August 2009

Joseph Morgan

Joseph A. Morgan has over twenty years of military and industry experience in electronics and telecommunications systems engineering. He joined the Engineering Technology and Industrial Distribution Department in 1989 and has served as the Program Director of the Electronics and Telecommunications Programs and as the Associate Department Head for Operations. He received his BS degree in electrical engineering (1975) from California State University, Sacramento, and his MS (1980) and DE (1983) degrees in industrial engineering from Texas A&M University. His education and research interests include project management, innovation and entrepreneurship, and embedded product/system development.

Jay Porter

Jay R. Porter joined the Department of Engineering Technology and Industrial Distribution at Texas A&M University in 1998 and is currently the Program Director for the Electronics and Telecommunications Programs. He received the BS degree in Electrical Engineering (1987), the MS degree in Physics (1989), and the PhD in Electrical Engineering (1993) from Texas A&M University. His areas of interest in research and education include product development, analog/RF electronics, instrumentation, and entrepreneurship.

 

Jay Porter has applied for and been awarded 1 grant

  • Creating Business/Engineering Multidisciplinary E-Teams

    Began June, 2007 and ended June, 2009

    Texas A&M University’s Electronics and Telecommunications Engineering Technology (EET/TET) Undergraduate Programs currently culminate in a year-long capstone course sequence where entrepreneurial teams of engineering technology students transform an idea into a prototype. Over the past five years, this experience has been enhanced to include technical project management, formal faculty advisor teams, and a requirement for a final marketing presentation. Our successes have included industry requests to buy project know-how, winning first-place in a university-wide product idea competition, and a student team attempting a start-up company through the help of venture capitalists. However, to help students develop entrepreneurial qualities, the faculty has identified four areas for improvement: • Student teams need to be more interdisciplinary to include business and marketing skills. • Students need more formal training in the aspects of creating and running a business. • Students need exposure to “real-world” entrepreneurs who can provide mentorship and guidance. • More focus needs to be place on the idea/brainstorming process to ensure that student teams can effectively evaluate their ideas from both a technical and business perspective. This proposal seeks funding to improve the current course sequence through the creation of E-Teams that include EET/TET undergraduate students and graduate students from the School of Business. In addition, a weekly seminar will be added where student teams invite regional entrepreneurs to speak on relevant topics. Finally, students will be required to attend short-courses offered by the University and by the regional Small Business Development Center on creating and running a small business.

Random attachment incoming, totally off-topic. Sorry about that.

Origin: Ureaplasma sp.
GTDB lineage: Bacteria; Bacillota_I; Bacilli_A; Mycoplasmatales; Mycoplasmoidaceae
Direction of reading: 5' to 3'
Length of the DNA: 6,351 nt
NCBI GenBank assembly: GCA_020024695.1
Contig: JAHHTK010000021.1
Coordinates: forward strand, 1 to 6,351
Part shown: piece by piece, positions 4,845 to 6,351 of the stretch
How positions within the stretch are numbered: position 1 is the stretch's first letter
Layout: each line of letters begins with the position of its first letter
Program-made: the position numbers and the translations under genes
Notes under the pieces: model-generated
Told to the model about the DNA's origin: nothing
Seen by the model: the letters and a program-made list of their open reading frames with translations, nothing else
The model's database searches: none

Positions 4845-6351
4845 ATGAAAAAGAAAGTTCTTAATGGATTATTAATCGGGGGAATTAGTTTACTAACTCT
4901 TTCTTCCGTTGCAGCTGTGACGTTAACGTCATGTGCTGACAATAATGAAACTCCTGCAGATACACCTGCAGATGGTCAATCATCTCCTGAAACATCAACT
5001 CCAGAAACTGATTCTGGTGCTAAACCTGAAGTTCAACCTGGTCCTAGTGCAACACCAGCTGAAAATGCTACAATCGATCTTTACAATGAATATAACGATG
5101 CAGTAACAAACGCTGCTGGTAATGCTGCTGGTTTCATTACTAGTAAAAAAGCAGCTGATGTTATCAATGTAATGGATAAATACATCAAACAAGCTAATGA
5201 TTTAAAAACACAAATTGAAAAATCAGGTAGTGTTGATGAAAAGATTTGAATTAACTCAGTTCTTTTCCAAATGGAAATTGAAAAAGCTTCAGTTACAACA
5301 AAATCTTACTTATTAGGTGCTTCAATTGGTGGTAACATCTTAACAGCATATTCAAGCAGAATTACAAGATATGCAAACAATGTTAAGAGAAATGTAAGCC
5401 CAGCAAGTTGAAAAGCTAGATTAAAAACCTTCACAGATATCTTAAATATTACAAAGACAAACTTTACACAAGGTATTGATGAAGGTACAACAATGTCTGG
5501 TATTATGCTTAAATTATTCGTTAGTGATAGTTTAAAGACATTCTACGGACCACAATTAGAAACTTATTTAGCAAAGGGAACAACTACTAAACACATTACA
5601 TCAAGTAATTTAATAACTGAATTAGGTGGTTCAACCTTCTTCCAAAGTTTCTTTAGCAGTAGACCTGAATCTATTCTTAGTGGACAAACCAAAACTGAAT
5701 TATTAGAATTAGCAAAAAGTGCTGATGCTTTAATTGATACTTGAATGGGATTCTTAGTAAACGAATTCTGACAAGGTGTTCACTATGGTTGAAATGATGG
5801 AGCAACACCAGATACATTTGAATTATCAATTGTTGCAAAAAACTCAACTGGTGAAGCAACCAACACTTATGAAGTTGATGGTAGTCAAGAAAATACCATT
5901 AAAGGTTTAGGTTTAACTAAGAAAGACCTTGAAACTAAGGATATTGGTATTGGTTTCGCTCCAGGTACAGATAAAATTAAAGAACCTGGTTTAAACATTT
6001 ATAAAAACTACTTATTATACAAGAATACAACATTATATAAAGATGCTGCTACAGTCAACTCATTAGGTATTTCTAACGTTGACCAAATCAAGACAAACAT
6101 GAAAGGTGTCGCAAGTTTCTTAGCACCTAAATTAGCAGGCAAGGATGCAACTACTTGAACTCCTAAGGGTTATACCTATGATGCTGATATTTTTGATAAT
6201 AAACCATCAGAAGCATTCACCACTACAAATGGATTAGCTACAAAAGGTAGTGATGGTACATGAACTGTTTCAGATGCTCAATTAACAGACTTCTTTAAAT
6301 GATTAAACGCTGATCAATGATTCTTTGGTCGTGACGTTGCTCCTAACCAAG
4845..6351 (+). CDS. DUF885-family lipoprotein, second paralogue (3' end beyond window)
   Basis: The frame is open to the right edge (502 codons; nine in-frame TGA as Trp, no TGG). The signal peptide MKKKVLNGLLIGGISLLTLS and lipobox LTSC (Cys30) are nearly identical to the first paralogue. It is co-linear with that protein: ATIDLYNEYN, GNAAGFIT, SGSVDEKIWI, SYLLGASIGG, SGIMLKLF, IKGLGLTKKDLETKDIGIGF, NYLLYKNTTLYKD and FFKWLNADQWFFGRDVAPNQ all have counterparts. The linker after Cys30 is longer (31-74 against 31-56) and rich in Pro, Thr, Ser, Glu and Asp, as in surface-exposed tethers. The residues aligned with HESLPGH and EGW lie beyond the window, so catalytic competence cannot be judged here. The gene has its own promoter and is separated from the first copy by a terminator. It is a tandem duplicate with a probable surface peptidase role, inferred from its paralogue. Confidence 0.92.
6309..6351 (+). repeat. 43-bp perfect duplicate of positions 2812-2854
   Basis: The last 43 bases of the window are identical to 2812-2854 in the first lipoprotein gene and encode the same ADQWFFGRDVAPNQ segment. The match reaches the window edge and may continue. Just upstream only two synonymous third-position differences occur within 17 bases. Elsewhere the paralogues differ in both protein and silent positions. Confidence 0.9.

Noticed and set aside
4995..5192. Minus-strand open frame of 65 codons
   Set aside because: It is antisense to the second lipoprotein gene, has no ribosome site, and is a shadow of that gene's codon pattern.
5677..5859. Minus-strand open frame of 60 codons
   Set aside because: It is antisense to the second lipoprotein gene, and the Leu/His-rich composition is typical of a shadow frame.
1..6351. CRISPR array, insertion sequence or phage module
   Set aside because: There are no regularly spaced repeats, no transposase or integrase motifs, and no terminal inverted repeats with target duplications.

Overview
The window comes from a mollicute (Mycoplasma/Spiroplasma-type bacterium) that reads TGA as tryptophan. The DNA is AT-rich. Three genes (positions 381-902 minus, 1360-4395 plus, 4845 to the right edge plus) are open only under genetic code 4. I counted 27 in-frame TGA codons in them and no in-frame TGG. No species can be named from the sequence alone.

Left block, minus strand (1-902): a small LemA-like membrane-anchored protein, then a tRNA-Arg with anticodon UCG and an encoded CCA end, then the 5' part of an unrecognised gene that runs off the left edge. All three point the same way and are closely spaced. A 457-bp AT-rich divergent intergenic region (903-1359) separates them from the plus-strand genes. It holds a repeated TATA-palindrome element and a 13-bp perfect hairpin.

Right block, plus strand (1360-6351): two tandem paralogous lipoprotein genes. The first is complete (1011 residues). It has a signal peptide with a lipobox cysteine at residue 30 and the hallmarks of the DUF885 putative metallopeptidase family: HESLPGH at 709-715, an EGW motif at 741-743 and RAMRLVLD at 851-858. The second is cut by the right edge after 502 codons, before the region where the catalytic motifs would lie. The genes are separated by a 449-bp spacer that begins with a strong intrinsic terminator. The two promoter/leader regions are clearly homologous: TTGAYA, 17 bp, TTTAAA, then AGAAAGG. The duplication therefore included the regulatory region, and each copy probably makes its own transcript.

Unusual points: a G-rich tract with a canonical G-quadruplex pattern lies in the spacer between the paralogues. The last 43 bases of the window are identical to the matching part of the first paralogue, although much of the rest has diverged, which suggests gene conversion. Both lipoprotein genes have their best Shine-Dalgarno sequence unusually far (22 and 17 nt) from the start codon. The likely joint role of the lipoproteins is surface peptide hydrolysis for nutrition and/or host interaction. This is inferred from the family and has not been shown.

With the team:

    • Dr. Theresa Maldonado Associate Dean of Engineering, Dwight Look College of Engineering, Texas A & M University